4. Firstly, if this ever becomes more than a learning exercise, it will definitely not be a Minecraft clone. It will instead likely be a 3D Pocket Tanks. I am already instancing individual faces, and my game detects whether a face is hidden by others. So it is only drawing what can be seen, except for faces behind others. I haven't quite figured out occlusion culling yet, but that is a secondary concern. The entire purpose of my post was to ask how to effectively reduce graphics transfer bandwidth on a per-instance basis first, and then reduce the number of instances. EDIT: I figured out how to reconstruct translation and rotation matrices, so all I need to pass per-instance is 3 floats for position, and 3 floats for rotation. Now, it's just a matter of whether or not a ushort will be properly converted to a regular int by the shader.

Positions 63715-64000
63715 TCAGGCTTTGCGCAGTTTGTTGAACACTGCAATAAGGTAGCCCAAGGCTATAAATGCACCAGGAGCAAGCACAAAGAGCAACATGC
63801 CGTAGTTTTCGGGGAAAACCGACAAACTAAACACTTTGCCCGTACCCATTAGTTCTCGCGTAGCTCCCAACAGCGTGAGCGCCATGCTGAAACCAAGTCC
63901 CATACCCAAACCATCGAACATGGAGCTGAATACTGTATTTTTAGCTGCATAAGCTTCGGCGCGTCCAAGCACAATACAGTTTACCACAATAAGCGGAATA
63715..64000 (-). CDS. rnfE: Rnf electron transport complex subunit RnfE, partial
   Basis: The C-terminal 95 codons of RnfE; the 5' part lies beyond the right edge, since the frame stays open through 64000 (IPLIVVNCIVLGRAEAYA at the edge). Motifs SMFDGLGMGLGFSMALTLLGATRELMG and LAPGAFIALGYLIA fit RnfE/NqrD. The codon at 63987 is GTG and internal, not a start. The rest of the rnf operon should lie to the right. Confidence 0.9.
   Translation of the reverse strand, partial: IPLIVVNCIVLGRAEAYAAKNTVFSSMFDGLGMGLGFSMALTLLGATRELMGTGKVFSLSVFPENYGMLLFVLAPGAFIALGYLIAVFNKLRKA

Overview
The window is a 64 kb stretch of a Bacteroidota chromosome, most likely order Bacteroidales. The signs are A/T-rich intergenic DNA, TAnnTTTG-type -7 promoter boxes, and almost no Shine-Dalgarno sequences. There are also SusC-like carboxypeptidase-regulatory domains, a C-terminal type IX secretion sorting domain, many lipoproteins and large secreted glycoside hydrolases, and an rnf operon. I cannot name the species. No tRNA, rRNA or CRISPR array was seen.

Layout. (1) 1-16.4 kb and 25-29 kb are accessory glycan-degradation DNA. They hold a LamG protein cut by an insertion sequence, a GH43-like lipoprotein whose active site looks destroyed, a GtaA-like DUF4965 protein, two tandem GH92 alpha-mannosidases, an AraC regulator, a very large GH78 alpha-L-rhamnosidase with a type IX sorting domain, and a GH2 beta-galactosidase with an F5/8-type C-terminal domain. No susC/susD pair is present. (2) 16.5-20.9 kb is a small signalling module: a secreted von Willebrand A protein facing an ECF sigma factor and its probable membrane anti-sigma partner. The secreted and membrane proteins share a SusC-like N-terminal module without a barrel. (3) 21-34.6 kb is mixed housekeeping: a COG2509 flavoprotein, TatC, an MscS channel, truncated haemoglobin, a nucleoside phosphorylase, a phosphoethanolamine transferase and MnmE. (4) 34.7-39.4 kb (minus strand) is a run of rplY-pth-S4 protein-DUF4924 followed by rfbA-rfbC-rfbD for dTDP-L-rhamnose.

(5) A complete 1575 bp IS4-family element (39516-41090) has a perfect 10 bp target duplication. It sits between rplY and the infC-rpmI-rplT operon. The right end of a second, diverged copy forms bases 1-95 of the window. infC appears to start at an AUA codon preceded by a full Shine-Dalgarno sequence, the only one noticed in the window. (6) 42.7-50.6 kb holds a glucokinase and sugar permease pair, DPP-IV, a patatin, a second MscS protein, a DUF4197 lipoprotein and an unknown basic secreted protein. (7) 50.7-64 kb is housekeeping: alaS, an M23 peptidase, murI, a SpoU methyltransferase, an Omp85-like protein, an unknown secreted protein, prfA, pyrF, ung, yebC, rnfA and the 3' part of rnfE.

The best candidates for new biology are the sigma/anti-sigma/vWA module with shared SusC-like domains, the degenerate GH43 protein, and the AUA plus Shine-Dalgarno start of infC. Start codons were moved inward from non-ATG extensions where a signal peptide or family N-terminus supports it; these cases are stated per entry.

5. Hello all, long time since my last post.   I worked on a voxel engine about a year ago in XNA using hardware instancing of each cube's faces. While making it, I made a post here asking for advice (link below) on how to improve the framerate, as my code was incredibly inefficient, from doing too much unneeded update logic to simply drawing too much. During said discussion it has improved vastly, but had to put the project down without implementing the number 1 most important piece of advice I took from that post: reducing the volume of data about each instance. Following is a quote explaining how much I was using and how much I could have been using.     My goal is to take the last byte count down even further. transform 3*4 -> 12 bytes texcoord 1*2 -> 2 bytes texcoord 1*2 -> 2 bytes texcoord 1*2 -> 2 bytes color 2*1 -> 2 bytes TOTAL: 20 bytes   As the quote shows, I was indeed passing an entire matrix, when only the translation info was needed. I solved this easily enough by simply passing a Vector3 and rebuilding the world matrix in the shader.   Next, I want to take the next three variables (coordinates for a texture atlas, (base, overlay, and breaking)), and reduce them further than 2*2 down to a single 16 bit unsigned integer, which should allow ~65,536 different atlas coordinates. Problem is: (1). I don't know how to turn an index into an x and a y int in HLSL code. I could do it in C# fine by just dividing the index by the number of pieces per row, storing the rounded down number as y, and subtracting the y * the number of pieces per row from the index to get x. (2). HLSL has no 16-bit integer. Is it possible to still send a 16 bit int, but convert to a 32 bit int once it's there? Or am I just missing unlisted integral types?   Lastly, for my color, I only want to send 2 bytes. The first will represent red, green, and blue, while the second will represent transparency. How do I convert 2 bytes into 2 floats when the time comes?   All in all, I just need help in converting different data types back and forth to allow for the least needed bandwidth when I send my instance information.   For those of you that would like to view the original discussion, click this link: http://www.gamedev.net/topic/629247-face-instancing-dividing-draw-calls/       EDIT: I just realized that since I am instancing individual faces of each cube, I do also need rotation, so memory per instance will actually look like this: transform 12*4 -> 48 bytes texcoord 1*2 -> 2 bytes texcoord 1*2 -> 2 bytes texcoord 1*2 -> 2 bytes color 2*1 -> 2 bytes TOTAL: 56 bytes   What I don't understand is why I need to send an additional 6 bytes for a 3 axis rotation, or where in the matrix that data is, so I now also need help getting this cut down a bit.